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Being Active Your Way: Exercise With Spinal Cord Injury

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One small change, today.

Positive health is associated with a capacity to enjoy life and to withstand challenges; it is not merely the absence of disease. (CDC)

 

What are some of the benefits of being physically active every day?

Among the greatest benefits some individuals find is feeling stronger, more alive. Another is being less quickly fatigued and being better able to meet the physical demands of the environment.

For some, it is a way to be able to participate and have fun with friends and family. By improving positive health, the risk for chronic illnesses, such as stroke, heart attack, diabetes, cancer is decreased.  

 

So what exactly is meant by “physical activity?”

Physical activity can be any form of movement or activity that uses energy and that, added to baseline activity, produces healthful benefits. (CDC)

According to the 2008 CDC guidelines: adults need at least 2 hours 30 minutes of moderate intensity aerobic exercise every week and muscle strengthening activities on two or more days a week that work all major muscle groups (legs, back, abdomen, chest, shoulders and arms).

Or they can do 1 hour 15 minutes of vigorous aerobic activity and two or more days a week of strengthening major muscle groups. Or a mix, noting that 1 min of vigorous activity is equivalent to 2 minutes of moderate activity.

The good news is that ten minutes at a time is fine. You do not have it do it all at once, but at least ten minutes at a time is recommended. (CDC)

 

People of all abilities can benefit from being physically active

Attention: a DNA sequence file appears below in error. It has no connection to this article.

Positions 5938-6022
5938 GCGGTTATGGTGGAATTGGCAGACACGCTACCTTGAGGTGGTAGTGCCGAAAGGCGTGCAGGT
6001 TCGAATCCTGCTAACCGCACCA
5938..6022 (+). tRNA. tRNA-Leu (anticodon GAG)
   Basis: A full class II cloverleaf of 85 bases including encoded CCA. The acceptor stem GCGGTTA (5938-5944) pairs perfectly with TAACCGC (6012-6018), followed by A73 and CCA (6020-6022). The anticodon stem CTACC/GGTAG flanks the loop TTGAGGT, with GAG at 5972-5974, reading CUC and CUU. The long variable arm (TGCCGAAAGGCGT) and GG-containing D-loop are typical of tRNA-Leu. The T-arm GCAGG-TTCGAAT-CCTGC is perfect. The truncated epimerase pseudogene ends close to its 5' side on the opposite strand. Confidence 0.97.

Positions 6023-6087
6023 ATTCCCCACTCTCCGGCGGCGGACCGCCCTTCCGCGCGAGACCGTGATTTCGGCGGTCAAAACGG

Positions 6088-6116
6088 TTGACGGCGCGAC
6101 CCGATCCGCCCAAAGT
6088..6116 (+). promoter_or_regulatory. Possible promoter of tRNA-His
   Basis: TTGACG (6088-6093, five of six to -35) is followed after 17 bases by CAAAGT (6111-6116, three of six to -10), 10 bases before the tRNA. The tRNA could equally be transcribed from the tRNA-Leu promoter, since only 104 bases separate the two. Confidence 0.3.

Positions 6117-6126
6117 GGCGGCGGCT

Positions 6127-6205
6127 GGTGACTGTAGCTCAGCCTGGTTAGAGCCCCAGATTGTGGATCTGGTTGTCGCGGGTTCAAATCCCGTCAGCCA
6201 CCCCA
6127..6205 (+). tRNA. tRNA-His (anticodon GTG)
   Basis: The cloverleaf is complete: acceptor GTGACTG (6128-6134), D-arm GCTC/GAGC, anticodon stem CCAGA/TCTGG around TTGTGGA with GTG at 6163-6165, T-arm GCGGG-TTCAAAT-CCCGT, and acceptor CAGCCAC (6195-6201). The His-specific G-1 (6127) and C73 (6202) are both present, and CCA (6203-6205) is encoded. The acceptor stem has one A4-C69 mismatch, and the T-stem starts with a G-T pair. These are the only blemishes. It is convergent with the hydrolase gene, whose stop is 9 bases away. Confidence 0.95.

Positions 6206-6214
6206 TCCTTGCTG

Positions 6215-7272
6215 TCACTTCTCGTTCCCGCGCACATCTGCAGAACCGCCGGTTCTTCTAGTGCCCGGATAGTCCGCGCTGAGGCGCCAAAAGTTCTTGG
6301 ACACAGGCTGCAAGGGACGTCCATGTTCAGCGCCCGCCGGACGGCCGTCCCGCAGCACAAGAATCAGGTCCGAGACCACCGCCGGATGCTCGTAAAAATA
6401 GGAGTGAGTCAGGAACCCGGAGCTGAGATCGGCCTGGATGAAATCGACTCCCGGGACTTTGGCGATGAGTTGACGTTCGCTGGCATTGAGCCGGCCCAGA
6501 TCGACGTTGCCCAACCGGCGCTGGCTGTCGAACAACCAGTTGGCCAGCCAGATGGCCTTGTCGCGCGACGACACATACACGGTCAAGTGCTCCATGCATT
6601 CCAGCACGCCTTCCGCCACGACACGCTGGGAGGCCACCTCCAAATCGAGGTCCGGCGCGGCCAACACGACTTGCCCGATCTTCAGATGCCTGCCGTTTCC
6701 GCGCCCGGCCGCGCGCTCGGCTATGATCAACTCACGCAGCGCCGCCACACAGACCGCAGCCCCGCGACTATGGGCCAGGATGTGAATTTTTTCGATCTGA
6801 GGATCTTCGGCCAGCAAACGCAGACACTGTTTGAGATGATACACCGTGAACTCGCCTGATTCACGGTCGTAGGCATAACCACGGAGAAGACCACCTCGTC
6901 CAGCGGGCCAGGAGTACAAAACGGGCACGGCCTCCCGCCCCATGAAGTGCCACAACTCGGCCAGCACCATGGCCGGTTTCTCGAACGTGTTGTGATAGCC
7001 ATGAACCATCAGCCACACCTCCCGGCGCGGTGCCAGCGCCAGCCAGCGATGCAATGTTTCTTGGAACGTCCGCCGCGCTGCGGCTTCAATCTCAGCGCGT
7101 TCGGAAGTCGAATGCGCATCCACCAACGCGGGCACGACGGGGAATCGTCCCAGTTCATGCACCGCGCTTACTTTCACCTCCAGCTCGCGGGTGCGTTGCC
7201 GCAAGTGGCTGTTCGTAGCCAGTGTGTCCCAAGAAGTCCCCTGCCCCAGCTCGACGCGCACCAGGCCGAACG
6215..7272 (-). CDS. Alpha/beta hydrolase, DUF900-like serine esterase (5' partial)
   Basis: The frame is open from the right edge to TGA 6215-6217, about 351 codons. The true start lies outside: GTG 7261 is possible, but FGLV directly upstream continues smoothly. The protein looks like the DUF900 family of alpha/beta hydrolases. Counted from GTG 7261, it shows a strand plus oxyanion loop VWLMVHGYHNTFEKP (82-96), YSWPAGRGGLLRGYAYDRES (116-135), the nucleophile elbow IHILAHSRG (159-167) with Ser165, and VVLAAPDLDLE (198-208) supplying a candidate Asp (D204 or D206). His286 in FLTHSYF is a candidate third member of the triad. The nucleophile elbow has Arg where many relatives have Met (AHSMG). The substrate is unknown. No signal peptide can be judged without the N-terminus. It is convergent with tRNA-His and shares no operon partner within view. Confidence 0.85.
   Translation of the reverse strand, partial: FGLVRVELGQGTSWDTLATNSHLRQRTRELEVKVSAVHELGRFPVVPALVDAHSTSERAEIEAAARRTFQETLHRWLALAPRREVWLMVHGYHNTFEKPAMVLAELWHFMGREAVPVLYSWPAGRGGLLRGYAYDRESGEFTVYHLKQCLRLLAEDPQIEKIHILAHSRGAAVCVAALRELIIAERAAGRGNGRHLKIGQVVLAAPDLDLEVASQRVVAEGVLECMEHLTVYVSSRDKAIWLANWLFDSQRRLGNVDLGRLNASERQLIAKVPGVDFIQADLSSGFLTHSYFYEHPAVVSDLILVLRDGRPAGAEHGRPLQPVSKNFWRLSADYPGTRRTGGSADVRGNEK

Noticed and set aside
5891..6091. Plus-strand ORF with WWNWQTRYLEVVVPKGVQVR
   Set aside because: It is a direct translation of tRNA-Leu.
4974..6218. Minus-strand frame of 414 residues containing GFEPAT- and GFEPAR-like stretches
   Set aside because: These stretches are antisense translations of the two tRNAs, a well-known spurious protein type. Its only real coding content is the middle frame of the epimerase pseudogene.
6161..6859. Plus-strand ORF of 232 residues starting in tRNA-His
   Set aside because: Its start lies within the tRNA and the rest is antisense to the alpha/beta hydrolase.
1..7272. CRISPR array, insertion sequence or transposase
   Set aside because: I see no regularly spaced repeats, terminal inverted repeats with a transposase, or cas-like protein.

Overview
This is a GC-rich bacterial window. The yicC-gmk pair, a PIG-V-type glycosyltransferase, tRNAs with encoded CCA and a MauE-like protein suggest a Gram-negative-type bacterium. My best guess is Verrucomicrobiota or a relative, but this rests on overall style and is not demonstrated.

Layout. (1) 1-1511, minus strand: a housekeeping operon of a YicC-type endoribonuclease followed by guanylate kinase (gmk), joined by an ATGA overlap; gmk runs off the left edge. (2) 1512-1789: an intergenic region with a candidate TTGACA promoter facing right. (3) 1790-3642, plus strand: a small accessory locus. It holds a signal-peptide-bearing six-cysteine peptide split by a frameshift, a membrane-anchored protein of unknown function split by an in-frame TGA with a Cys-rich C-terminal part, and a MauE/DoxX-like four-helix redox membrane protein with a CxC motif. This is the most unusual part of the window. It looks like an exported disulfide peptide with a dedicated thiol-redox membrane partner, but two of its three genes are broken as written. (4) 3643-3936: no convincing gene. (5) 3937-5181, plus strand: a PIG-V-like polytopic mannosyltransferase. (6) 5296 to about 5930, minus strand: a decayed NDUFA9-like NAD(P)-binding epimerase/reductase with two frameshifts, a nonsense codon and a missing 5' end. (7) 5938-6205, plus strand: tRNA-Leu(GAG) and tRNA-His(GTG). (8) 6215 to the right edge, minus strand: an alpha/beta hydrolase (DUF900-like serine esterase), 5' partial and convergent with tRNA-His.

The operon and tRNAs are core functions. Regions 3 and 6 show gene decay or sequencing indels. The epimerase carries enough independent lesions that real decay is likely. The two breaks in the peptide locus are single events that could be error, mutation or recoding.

According to the CDC adults with disabilities are three times more likely to have heart disease, stroke, diabetes, or cancer than adults without disabilities.

Nearly half of all adults with disabilities get no aerobic physical activity, an important health behavior to help avoid these chronic diseases.

Adults with mobility limitations are the least likely to get aerobic physical activity.

Regular aerobic exercise or activity can improve heart, and lung function, and health of blood vessels. Aerobic activity can include taking a dance class, wheelchair basketball, or wheeling oneself in a wheelchair for daily exercise.

For some, it may be doing light daily activities such as doing the laundry or cooking. It is considered “aerobic” as long as you are doing activities at a moderate or vigorous intensity, so you raise your heart rate or break a sweat. Once again, the good news is that 10 minutes at a time is fine. You do not have it do it all at once, but at least 10 minutes at a time is recommended. (CDC)

 

Being Active Your Way

If you are a person with a disability, you can engage in regular health-enhancing physical activities based on your abilities. For example, swimming, water exercise, routinely wheeling oneself in a wheelchair, upper body stationary cycling, wheelchair sports.

The main thing is to avoid inactivity. You can talk with your healthcare professional such as your doctor, physiotherapist, health coach and others, to provide guidance for both aerobic activities and muscle strengthening exercises.

They will help you be active in ways that are appropriate for your abilities. They can also provide guidance to help you progress slowly and avoid injury.

Changing one simple behavior can be the turnkey that will affect other behaviors.

That may be simply deciding to do a few minutes of exercise every morning instead of sleeping in. Or you might start with other healthy and stress-reducing habits, like meditating before bedtime. It may even be keeping a journal with words or pictures Or you can find a creative outlet that you enjoy.

Perhaps you might encourage another person to join you. Just one small change today can help chart a new course. Then you will be well on your way to being active, your way, for life. What are some reasons you might like to be more healthy and active? What is holding you back?

 

Autorh: Susan Bessey, PT, DPT, MCWC (Master Certified Wellness Coach) is a physiotherapist therapist from Charlotte, NC. She specializes in health, wellness, and fitness

 

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